Green Grows Grassroots | The Nation


Green Grows Grassroots

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If working outside the Beltway is crucial to making environmental progress, environmental groups have to learn to talk in a way people outside the Beltway can understand. "What ordinary person knows what carbon sequestration means?" asks Peggy Shepherd, the founder of West Harlem Environmental Action. Sitting in her modestly furnished office above the fast-food and discount stores of 125th Street, Shepherd points out the window and continues, "We spend a lot of our time translating this stuff into language that makes sense to people living in that housing project over there. We've got to let people know that the environment is their home, it's their kids' school, so they can understand their connection to these global problems that seem so big."

About the Author

Mark Hertsgaard
Mark Hertsgaard, The Nation’s environment correspondent, is an independent journalist and the author of six books...

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Reaching out more will also require environmentalists to face issues of race and class--issues they have long skirted, despite the well-known fact that poor and nonwhite communities are disproportionately victimized by environmental degradation. Fifteen years after the National People of Color Environmental Leadership Summit put environmental justice on the green agenda, the top ranks of mainstream organizations remain dominated by white men. Of the thirty leaders in the Green Group, all but two are white; all but three are men. "Whenever I go to middle- or high-level environmental meetings, I'm always the only person of color in the room and, what's even more shocking, one of only two or three women," says Shepherd. "It's very surprising, because I know those women and people of color are out there."

"It is a bit tragic that people who are presumably progressive are so far behind on this," says Carl Anthony, deputy director of the Ford Foundation's community and resource development unit. "Take your average corporation, say Pepsi Cola; they're way ahead of the environmental movement in terms of doing at least lip service on this. Even George Bush's Administration has an African-American Secretary of State." Diversifying the movement is not a matter of political correctness, Anthony emphasizes, but of effectiveness. "Look at what the environmental justice movement has taught everybody about toxics. In the 1970s environmentalists were saying if we don't cut back on toxics, such and such bad things would happen. But environmental justice folks were saying, 'It's already happening in our communities.' Unless we build this edge to our movements, we can't win."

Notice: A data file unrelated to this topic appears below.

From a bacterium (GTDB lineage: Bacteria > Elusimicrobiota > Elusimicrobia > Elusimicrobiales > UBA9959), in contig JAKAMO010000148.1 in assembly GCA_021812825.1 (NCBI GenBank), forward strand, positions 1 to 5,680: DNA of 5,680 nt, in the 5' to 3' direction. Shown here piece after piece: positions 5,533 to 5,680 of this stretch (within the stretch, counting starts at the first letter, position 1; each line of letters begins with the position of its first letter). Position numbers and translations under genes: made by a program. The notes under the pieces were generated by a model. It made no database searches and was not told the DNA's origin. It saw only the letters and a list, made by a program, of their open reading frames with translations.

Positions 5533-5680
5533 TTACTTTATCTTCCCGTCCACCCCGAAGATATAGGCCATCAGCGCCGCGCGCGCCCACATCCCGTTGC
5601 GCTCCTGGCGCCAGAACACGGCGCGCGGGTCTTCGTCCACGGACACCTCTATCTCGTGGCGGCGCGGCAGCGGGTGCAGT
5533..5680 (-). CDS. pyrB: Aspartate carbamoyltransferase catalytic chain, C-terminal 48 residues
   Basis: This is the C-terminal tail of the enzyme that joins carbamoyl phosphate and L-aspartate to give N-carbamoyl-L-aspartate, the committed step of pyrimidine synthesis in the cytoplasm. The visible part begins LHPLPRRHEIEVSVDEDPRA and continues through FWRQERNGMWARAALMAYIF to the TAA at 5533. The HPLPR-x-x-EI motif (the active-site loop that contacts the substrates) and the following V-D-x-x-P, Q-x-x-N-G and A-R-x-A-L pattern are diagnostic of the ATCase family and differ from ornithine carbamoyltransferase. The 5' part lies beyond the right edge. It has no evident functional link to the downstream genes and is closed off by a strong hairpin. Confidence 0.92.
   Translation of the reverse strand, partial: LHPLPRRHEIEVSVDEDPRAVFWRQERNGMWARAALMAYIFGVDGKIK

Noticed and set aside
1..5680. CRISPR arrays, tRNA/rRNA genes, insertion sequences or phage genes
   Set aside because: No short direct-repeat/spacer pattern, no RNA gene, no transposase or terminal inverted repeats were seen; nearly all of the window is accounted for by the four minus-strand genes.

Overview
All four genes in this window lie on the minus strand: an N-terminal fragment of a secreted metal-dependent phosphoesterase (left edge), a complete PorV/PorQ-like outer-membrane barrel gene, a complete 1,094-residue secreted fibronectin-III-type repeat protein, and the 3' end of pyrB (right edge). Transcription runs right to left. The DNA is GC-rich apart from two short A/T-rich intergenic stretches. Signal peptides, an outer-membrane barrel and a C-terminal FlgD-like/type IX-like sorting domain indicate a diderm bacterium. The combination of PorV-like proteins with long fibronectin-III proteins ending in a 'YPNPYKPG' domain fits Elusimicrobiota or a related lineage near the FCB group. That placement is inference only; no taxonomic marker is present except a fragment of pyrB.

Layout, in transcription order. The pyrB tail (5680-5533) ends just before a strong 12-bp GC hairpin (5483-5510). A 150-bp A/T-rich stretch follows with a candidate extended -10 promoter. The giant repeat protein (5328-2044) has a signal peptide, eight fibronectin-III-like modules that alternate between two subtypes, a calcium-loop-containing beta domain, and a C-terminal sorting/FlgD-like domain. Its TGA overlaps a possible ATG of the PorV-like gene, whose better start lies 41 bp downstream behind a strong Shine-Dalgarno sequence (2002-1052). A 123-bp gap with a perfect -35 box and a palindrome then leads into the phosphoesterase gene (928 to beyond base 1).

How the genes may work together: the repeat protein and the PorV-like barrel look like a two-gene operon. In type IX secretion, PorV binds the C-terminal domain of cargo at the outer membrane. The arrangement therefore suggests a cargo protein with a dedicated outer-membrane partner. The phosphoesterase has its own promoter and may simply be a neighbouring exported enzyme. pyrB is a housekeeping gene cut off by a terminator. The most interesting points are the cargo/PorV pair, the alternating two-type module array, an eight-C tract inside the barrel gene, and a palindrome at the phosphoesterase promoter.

More and more mainstream environmentalists agree, if only because they realize that middle-class white people are increasingly unrepresentative of twenty-first-century America. "The changing demographics of the United States mean that environmental groups, to succeed, have got to speak to Latinos, African-Americans and other new constituencies," says Bill Davis, director of the State Environmental Leadership Program.

Jerome Ringo knows from his years of organizing in Louisiana that bridging the divide won't be easy. "You can't just tell people in Cancer Alley that they should join conservation groups because they'll ask, What have you done for me lately?" he says. "And conservation groups don't have much of an answer for that. They have to step up to the plate and address the issues that impact minority communities."

Mainstream environmental leaders concede the problem and are working on it, says Bill Meadows, president of the Wilderness Society and coordinator of the Green Group's efforts on diversity. "I remember sitting at a table at one of the conferences we've begun holding to support this kind of work," he says. "Seated to my right was a woman from Florida who was very involved in environmental justice issues; she was opposing a coal-fired power plant. To my left was a CEO of an organization that worked on climate change. He was bemoaning that he didn't have the constituency at a local level that could push the McCain-Lieberman climate bill in Congress. She was complaining she didn't have the national visibility needed to stop that plant. Investing in building that kind of infrastructure, to make sure those linkages occur, is the most important work we can do in the next five years."

Robert Gottlieb, the author of Forcing the Spring, a history of the US environmental movement, says outreach by mainstream green groups to environmental justice activists is "sufficiently widespread that you can't say it's just window dressing." But, he warns, "without a rootedness in local organizing, the full potential of this movement will not be realized."

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